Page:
- Memantine: a review of possible uses in child and adolescent psychiatry. [Journal Article]
- J Can Acad Child Adolesc Psychiatry 2013 May; 22(2):166-71.
To provide a review of published literature regarding the pharmacology of memantine and potential benefits for use in child and adolescent psychiatry.A LITERATURE SEARCH OF SEVERAL DATABASES (MEDLINE, PSYCHINFO, CINAHL, PSYCARTICLES) WAS CONDUCTED WITH THE SEARCH TERMS: 'memantine' with limits: English language, Human trials, all child (aged 0-18 years). The search was later expanded to include 'Adults' and relevant articles were also selected from reference lists.The search did not find any well-controlled studies in children and adolescents except for open label trials, as monotherapy in autism spectrum disorder (ASD) and attention deficit hyperactivity disorder (ADHD), as well as an augmenting agent in obsessive compulsive disorder (OCD). No study was found in anxiety disorders (AD), the most common psychiatric disorder in children or in mood disorders, both major depressive disorder (MDD) and bipolar disorder (BD). Studies in adults for those disorders with onset in childhood or adolescence, were also mostly open-label and as an add-on therapy. All the studies reported that memantine is a safe drug with minimal drug interactions and a very acceptable adverse effect profile comparable to placebo.Memantine has demonstrated beneficial effects in some childhood disorders but the evidence is too limited at present and does not provide enough support of its efficacy to advocate for its regular use in those conditions. Such use remains off-label until further validation of efficacy comes from blinded, randomized, placebo controlled studies.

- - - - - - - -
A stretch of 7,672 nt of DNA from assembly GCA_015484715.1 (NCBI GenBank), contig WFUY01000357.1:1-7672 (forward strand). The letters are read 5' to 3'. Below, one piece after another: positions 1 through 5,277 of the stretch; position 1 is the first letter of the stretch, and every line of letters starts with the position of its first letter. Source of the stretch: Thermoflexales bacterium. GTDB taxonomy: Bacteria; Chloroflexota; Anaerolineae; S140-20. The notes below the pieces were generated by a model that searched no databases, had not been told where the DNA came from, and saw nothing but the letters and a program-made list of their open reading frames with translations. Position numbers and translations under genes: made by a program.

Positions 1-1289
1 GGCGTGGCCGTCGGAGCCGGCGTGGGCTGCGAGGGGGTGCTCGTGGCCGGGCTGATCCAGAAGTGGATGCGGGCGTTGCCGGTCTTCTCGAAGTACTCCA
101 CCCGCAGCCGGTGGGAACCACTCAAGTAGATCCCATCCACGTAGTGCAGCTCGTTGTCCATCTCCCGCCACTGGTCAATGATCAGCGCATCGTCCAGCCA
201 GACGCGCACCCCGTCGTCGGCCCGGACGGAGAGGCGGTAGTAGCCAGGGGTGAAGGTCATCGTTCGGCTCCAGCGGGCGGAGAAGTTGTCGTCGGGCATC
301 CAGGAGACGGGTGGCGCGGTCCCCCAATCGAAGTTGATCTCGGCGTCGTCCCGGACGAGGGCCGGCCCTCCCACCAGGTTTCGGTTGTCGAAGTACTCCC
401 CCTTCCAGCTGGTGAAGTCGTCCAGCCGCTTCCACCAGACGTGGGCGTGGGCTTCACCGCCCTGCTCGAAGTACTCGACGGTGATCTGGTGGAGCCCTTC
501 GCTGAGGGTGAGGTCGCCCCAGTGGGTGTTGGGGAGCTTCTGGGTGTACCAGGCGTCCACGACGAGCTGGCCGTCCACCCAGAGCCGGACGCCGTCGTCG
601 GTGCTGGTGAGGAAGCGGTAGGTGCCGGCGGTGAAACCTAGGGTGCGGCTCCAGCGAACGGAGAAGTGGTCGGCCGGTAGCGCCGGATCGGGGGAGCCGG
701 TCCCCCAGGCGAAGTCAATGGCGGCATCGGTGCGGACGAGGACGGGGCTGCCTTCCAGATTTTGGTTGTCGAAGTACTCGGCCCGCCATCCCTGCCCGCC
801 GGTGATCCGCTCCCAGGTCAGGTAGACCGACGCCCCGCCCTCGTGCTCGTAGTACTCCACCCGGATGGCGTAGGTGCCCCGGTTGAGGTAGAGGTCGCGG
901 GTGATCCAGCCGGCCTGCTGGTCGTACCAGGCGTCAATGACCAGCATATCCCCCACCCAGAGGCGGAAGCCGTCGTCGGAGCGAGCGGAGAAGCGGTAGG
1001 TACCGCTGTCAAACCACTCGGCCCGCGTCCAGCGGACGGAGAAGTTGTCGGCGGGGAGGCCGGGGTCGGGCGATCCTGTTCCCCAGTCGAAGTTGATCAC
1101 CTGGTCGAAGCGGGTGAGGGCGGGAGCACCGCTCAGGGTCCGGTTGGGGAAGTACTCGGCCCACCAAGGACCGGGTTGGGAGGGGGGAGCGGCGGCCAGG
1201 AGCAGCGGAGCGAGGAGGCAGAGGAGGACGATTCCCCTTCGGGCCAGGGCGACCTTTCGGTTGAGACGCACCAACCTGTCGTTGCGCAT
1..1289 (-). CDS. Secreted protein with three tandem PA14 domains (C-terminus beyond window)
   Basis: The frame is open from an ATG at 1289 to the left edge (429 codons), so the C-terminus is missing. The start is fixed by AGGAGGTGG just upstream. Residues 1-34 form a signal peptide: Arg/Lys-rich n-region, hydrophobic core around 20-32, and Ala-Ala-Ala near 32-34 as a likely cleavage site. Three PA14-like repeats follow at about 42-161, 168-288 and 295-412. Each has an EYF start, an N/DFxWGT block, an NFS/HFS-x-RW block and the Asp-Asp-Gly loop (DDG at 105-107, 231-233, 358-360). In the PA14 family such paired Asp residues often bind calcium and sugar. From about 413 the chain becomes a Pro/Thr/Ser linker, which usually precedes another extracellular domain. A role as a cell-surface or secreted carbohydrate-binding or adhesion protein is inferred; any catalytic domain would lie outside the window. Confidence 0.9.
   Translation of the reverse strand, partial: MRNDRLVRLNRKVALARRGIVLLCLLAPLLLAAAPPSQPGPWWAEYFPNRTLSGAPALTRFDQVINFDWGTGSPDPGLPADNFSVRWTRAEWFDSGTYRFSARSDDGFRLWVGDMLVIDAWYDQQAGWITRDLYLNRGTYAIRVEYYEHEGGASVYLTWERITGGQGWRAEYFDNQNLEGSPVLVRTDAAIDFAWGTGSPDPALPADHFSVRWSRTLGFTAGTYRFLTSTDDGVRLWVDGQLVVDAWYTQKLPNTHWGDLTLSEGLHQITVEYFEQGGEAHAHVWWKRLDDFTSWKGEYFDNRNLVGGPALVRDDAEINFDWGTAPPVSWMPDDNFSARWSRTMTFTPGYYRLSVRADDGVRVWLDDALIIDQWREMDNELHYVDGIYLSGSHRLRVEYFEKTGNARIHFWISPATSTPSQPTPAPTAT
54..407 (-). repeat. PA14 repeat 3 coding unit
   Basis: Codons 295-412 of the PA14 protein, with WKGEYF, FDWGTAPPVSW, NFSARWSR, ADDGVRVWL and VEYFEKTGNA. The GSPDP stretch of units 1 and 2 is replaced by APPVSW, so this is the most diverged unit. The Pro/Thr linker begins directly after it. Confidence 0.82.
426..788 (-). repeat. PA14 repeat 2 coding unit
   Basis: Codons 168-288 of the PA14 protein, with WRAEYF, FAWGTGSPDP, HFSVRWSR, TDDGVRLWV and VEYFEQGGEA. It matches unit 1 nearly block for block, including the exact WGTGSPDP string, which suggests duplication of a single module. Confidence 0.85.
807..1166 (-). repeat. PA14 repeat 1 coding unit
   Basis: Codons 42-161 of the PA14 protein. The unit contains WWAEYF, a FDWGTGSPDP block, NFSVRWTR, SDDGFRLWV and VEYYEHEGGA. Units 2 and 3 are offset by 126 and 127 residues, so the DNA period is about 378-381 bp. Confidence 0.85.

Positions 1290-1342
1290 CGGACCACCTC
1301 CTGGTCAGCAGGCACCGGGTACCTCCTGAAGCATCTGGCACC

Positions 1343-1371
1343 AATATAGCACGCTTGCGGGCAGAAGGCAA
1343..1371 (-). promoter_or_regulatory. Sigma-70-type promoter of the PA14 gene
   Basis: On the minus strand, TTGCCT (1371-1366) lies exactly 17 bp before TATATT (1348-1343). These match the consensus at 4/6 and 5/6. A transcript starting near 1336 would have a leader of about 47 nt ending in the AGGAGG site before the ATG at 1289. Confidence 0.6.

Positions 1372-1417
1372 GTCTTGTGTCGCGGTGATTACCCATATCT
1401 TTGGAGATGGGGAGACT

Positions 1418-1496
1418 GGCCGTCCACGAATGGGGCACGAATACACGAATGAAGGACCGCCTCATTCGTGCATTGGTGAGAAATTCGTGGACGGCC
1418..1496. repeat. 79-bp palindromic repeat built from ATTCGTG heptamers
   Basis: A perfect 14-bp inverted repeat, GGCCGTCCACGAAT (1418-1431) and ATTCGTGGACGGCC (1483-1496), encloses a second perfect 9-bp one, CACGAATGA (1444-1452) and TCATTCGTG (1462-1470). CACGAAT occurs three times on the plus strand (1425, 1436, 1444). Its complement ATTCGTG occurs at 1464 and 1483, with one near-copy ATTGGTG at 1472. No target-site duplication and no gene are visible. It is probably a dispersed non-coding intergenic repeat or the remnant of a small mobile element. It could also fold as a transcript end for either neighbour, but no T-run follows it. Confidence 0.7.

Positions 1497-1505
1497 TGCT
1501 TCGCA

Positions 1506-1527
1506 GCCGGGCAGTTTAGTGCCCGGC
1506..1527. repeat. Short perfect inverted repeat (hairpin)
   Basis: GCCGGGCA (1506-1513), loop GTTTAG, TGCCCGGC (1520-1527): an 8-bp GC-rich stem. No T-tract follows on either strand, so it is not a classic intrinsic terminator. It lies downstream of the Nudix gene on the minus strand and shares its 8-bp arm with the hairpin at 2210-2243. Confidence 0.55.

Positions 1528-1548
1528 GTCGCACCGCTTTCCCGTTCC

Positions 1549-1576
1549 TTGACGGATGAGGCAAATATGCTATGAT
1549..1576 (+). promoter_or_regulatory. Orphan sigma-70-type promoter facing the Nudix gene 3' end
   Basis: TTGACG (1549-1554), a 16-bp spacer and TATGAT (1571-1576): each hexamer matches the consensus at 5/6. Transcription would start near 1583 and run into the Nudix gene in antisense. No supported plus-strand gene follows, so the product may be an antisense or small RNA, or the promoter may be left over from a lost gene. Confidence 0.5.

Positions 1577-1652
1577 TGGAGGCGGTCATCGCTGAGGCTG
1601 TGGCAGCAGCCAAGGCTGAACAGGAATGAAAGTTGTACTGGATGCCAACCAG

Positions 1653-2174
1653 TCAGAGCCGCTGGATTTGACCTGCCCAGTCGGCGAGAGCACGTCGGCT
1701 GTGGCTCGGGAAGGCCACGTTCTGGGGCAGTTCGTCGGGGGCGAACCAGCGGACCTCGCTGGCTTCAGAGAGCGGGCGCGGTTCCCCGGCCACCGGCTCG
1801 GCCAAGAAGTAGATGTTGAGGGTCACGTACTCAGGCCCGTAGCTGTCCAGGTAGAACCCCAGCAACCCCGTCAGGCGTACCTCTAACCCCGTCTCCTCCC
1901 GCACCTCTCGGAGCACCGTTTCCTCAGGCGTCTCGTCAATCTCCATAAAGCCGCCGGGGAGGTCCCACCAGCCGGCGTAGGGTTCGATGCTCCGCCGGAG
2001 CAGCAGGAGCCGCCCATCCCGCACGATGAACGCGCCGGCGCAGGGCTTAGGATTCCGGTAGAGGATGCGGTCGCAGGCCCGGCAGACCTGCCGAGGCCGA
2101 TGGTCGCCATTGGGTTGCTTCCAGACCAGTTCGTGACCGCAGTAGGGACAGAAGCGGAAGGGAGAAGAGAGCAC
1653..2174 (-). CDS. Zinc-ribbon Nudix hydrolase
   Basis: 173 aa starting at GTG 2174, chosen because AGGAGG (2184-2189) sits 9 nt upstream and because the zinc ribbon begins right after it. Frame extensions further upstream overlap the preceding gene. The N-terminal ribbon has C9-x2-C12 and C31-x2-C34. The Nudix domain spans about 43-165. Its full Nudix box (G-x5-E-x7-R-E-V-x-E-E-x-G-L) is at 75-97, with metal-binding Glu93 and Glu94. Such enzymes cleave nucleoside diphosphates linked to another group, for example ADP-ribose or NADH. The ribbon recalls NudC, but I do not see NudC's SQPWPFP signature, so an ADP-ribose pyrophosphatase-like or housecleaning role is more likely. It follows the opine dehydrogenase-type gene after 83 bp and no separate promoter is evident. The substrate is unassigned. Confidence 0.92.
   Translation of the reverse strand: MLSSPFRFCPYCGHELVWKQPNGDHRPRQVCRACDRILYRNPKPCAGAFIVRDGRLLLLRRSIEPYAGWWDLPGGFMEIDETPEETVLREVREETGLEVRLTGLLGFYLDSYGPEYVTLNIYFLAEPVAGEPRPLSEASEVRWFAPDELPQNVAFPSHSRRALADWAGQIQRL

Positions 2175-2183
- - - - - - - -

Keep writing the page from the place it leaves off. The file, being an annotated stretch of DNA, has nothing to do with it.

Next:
- Mood and metabolic consequences of sleep deprivation as a potential endophenotype' in bipolar disorder. [JOURNAL ARTICLE]
- J Affect Disord 2013 May 8.
It has been commonly recognized that circadian rhythm and sleep/wake cycle are causally involved in bipolar disorder. There has been a paucity of systematic research considering the relations between sleep and mood states in bipolar disorder. The current study examines the possible influences of sleep deprivation on mood states and endocrine functions among first-degree relatives of patients with bipolar disorder and healthy controls. Blood samples were taken at two time points in the consecutive mornings at predeprivation and postdeprivation periods. Participants simultaneously completed the Profiles of Mood States at two time points after giving blood samples. Plasma T3 and TSH levels increased after total sleep deprivation in both groups. Sleep deprivation induced TSH levels were reversely associated with depression-dejection among healthy controls. A paradoxical effect was detected for only the first-degree relatives of the patients that changes in plasma cortisol levels negatively linked to depression-dejection and anger-hostility scores after total sleep deprivation. Plasma DHEA levels became correlated with vigor-activity scores after sleep deprivation among first-degree relatives of bipolar patients. On the contrary, significant associations of depression-dejection, anger-hostility, and confusion-bewilderment with the baseline plasma DHEA levels became statistically trivial in the postdeprivation period. Findings suggested that first-degree relatives of patients with bipolar disorder had completely distinct characteristics with respect to sleep deprivation induced responses in terms of associations between endocrine functions and mood states as compared to individuals whose relatives had no psychiatric problems. Considering the relationships between endocrine functions and mood states among relatives of the patients, it appears like sleep deprivation changes the receptor sensitivity which probably plays a pivotal role on mood outcomes among the first-degree relatives of patients with bipolar disorder.